Roadway dangers for drivers and passengers in North Carolina can come from an array of sources, including drunk or distracted drivers. The dangers of the roadway can be even more disturbing when they involve large trucks and buses due to these vehicles' size, weight, mass and speed. Any impact with a semi-truck or similar large vehicle could cause devastating personal injuries, and this danger only escalates when a truck driver is fatigued due to exceeding their safe hours on the roadway.
Many truck accidents in North Carolina and across the U.S. may be caused by poor driver health, according investigators at the University of Utah School of Medicine. A study has been published in the Journal of Occupational and Environmental Medicine that shows a correlation between trucker crash risk and the presence of one or more medical conditions.
Trucking companies and drivers in North Carolina continue to face uncertainty about testing and treatment for obstructive sleep apnea. As things stand now, multiple screening protocols present the trucking industry with inconsistent standards that govern which drivers get sent for medical tests. Truckers sometimes claim that they are unfairly targeted for medical tests and that the process is just meant to benefit sleep apnea testing companies and makers of treatment devices. Democrats in the U.S. House of Representatives and Senate have filed bills meant to compel the Federal Motor Carrier Safety Administration to administer consistent rules across the industry.
Many North Carolina motorists do not enjoy driving next to or near large 18-wheel trucks. This is understandable, as there are a few reasons why this can be risky.
When North Carolina motorists are in accidents with large trucks, the truck drivers are not always at fault. In fact, car drivers are at fault in around 70 percent of accidents that involve large trucks and cars.
Federal data suggests that the roads in North Carolina and around the country have become more dangerous in recent years. The surge in traffic accident deaths observed in 2015 and 2016 represented the highest two-year increase in road fatalities in more than half a century according to the National Safety Council, and statistics from the Federal Motor Carrier Safety Administration indicate that fatal collisions involving large commercial vehicles are becoming worryingly common.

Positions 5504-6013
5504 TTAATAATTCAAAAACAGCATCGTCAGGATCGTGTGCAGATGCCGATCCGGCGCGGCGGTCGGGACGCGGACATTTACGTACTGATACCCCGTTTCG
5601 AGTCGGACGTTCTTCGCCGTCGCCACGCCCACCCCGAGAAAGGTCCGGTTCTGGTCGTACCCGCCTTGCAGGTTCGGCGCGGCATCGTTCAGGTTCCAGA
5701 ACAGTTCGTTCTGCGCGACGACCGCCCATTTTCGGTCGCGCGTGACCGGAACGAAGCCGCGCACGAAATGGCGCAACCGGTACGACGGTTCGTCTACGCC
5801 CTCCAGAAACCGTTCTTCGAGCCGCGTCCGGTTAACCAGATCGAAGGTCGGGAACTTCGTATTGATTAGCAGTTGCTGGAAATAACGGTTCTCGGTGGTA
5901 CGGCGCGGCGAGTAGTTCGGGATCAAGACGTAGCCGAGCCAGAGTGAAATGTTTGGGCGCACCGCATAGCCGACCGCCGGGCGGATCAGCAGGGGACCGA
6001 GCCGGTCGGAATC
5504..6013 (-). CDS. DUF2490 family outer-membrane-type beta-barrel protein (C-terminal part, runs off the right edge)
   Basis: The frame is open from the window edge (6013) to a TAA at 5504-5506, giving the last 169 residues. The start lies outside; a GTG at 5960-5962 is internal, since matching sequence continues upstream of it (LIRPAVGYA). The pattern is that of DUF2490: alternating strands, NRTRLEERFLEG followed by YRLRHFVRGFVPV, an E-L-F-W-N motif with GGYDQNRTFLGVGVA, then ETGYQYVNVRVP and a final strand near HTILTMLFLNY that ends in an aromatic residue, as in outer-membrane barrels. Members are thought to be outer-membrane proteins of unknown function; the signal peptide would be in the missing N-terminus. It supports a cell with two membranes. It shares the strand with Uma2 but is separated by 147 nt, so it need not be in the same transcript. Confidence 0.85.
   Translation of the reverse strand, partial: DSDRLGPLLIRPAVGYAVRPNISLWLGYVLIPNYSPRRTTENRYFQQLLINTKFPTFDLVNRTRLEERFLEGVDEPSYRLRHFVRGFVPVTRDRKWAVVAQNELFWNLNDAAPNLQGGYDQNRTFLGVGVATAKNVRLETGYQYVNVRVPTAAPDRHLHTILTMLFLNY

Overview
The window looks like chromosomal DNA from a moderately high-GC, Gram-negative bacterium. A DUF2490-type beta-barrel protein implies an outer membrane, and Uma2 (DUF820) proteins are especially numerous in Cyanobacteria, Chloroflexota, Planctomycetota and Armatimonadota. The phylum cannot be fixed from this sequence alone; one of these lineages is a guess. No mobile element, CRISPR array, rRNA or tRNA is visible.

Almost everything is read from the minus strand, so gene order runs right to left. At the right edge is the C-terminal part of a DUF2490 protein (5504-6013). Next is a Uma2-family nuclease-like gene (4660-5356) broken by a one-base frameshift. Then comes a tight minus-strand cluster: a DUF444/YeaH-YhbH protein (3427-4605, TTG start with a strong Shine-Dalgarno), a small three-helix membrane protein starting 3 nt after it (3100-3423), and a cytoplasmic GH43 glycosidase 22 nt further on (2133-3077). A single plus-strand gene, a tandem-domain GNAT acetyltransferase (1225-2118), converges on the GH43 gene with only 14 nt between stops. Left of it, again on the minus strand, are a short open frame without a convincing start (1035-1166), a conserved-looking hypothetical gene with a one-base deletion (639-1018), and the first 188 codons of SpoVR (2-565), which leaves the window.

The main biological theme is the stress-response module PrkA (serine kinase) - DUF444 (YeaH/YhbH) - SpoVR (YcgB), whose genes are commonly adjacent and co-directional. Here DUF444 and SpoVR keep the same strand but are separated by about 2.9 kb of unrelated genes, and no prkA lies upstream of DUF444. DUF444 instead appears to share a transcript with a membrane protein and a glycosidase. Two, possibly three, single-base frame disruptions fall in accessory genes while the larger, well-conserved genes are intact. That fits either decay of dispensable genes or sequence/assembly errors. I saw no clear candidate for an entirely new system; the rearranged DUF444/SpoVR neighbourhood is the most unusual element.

The vehicles of some North Carolina truck drivers may have been inspected on May 3 as part of an unannounced Brake Safety Day. There was a total of 9,524 inspections by the Commercial Vehicle Safety Alliance, and 1,989 trucks were found to be in violation and placed out of service. Brake-related violations were the cause of 1,146 of these out-of-service placements.
Federal rules for truck driver training are going into place that will affect new drivers in North Carolina and across the United States. The national training standards had been delayed for five months after the Trump administration ordered the regulations reviewed. The new rules, which became effective on June 5, have a compliance window that lasts for nearly three years.
North Carolina motorists who are concerned about their safety on the roadway may be interested to learn that trucking companies may soon be screening more drivers for sleep apnea. Based on the U.S. Supreme Court's April decision not to hear a case on the matter, courts do not appear to be willing to grant truckers protection for obesity under the American with Disabilities Act. As a result, some companies may now require testing with less fear of being named in a potential lawsuit.
More large trucks and buses are becoming involved in fatal accidents in North Carolina and around the country according to a report from the Federal Motor Carrier Safety Administration. The agency observed increases between 2014 and 2015 in both the number of commercial vehicles weighing in excess of 10,000 pounds involved in fatal crashes and the number of fatal accidents per 100 million miles traveled by trucks and buses.